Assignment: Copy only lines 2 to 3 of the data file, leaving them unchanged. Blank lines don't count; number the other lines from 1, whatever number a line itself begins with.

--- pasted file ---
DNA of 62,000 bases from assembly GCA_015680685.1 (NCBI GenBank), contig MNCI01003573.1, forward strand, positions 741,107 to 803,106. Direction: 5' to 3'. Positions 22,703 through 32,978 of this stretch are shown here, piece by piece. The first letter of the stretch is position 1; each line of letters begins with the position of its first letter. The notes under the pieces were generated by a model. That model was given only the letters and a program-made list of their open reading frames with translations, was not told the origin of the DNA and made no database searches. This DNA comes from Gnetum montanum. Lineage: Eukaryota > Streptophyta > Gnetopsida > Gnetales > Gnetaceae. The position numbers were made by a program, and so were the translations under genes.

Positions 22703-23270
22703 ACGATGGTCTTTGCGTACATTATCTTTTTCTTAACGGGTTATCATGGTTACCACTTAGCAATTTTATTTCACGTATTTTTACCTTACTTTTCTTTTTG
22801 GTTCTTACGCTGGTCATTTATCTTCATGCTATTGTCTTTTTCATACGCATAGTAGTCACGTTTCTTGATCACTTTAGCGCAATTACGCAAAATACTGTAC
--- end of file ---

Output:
Positions 22703-23270
22703 ACGATGGTCTTTGCGTACATTATCTTTTTCTTAACGGGTTATCATGGTTACCACTTAGCAATTTTATTTCACGTATTTTTACCTTACTTTTCTTTTTG